Every one of our early exploration opportunities has the potential to develop into a full-scale mine – and to add quality production to long-term output of the Group. As such, we base our interactions and activities on the assumption that each project will be developed to the point of construction and operation – and place an appropriate value on the establishment and maintenance of our social licence to operate – no matter how small or early the exploration project is.

Stakeholder engagement

Our approach to stakeholder engagement is based on the AA 1000 principles of inclusivity, materiality and responsiveness1 – including extensive and ongoing engagement of community members, traditional representatives, local and national NGOs, government officials and others. More specifically, our approach is characterised by:

  • Well-resourced Community Relations teams embedded within each project
  • Comprehensive and ongoing stakeholder mapping, analysis and monitoring
  • Detailed risk identification, assessment and analysis, using internal and external expertise – including local and international risk professionals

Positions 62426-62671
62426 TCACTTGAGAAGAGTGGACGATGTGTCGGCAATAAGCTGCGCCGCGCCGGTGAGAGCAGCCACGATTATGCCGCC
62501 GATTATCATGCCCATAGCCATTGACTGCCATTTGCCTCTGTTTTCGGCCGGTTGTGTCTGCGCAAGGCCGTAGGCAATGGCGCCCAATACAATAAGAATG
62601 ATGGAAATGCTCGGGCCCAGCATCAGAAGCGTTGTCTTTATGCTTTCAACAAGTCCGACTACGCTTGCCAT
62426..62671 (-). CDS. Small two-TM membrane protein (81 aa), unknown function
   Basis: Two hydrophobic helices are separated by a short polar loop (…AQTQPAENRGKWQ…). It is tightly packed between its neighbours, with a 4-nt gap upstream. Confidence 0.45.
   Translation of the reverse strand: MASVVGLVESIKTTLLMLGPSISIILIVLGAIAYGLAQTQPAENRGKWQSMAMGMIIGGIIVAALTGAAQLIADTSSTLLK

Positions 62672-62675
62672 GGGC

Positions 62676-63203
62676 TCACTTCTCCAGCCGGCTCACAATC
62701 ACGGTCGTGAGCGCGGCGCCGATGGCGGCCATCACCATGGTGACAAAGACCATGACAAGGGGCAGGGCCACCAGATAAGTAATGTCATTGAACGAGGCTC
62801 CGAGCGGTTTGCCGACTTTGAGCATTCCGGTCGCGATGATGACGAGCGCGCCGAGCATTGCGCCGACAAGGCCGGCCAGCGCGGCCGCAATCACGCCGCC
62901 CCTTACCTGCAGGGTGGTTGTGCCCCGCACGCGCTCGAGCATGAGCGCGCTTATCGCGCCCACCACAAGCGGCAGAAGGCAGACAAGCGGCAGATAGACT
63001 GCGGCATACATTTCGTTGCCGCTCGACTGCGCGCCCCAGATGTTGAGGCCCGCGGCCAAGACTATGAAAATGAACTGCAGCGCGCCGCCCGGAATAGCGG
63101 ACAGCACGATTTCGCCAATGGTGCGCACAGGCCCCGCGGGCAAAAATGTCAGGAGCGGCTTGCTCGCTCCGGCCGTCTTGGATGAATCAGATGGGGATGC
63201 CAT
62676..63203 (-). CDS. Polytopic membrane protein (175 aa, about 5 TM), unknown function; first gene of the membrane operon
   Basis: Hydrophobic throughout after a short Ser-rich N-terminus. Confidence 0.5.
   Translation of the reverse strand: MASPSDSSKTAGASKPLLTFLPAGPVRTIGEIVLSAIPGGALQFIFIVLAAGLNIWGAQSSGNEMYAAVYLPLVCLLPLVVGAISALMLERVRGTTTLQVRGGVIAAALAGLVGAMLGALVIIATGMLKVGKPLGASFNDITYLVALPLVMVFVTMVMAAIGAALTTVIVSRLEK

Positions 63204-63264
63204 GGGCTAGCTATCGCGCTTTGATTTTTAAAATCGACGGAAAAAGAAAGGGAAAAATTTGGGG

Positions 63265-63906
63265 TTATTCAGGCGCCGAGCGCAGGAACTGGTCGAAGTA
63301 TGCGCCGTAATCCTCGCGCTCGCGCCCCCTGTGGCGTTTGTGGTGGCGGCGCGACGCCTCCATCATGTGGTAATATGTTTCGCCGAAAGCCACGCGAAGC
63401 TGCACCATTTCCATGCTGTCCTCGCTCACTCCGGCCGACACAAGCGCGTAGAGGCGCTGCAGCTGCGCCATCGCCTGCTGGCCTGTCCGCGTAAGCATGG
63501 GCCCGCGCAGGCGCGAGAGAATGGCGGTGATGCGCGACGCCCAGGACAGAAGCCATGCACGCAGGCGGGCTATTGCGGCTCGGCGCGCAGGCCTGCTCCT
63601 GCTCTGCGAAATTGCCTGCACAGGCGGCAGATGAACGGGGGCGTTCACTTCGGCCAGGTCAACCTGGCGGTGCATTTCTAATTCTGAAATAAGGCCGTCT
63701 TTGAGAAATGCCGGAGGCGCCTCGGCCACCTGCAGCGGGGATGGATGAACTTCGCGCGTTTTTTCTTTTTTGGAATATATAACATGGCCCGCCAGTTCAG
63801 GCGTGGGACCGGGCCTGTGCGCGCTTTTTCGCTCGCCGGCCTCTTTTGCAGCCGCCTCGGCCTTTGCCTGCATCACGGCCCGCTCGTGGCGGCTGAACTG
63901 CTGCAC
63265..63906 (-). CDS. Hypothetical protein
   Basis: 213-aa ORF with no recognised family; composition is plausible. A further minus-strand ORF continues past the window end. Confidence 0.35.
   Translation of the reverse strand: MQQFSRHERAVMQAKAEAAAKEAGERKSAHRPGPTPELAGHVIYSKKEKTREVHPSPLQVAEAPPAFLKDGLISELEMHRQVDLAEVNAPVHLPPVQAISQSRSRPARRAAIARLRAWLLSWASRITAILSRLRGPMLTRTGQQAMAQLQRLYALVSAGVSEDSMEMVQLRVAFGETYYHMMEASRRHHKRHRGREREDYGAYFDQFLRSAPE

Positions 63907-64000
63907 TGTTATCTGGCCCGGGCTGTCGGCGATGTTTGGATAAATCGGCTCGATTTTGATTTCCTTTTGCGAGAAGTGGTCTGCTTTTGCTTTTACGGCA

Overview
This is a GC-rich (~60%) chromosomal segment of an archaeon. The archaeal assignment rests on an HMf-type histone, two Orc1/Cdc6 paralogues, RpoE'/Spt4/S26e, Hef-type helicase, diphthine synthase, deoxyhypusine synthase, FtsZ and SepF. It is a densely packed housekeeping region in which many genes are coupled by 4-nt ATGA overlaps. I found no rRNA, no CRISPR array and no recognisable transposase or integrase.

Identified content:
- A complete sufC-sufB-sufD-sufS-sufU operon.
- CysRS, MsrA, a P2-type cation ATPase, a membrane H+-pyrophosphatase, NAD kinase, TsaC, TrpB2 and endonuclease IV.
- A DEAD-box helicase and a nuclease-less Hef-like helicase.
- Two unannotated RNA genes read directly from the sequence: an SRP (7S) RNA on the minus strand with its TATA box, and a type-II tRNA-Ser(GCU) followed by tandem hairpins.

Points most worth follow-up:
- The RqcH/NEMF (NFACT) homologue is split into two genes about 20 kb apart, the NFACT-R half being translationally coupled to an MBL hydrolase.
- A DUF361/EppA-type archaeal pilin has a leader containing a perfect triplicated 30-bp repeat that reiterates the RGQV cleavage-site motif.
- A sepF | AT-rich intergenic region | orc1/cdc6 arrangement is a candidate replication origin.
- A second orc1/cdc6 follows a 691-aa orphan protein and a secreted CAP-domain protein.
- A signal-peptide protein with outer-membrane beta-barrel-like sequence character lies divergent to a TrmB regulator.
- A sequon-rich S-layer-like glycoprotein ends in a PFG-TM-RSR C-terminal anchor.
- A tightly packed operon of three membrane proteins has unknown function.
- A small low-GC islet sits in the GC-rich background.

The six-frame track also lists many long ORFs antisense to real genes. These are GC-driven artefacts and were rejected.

• The development of comprehensive, adaptable and effective risk management action plans based on monitoring, internal reporting and the pursuit of continuous improvement
Ground inspection at Chucapaca, Peru
Ground inspection at Chucapaca, Peru

This helps ensure that when we do identify those projects that can successfully be taken forwards, our teams:

  • Are already fully aware of – and effectively managing – any related social, economic or political risks
  • Have already established a strong social licence to operate – offering a strong foundation that can be built on as the project moves through the development pipeline
  • Can provide the kind of confidence that facilitates rapid capital investment decisions

Examples of key interactions between Growth and International Projects and local stakeholders in 2012 include:

  • Mechanised ‘orpaillage’ at Yanfolila: In late 2012, small-scale artisanal miners (‘orpailleurs’) operating at the Komana West target began using mechanised crushing machines – posing a significant threat to project viability. Following constructive engagement with the local community consultation committee and the local authorities, the orpailleurs agreed to remove the crushers – and have continued to honour this commitment
  • Public consultation at the Arctic Platinum Project: In October 2012, we carried out our first stage of public consultation at the Arctic Platinum Project as part of our Environmental Impact Assessment (EIA) process. This indicated a positive reaction from local community members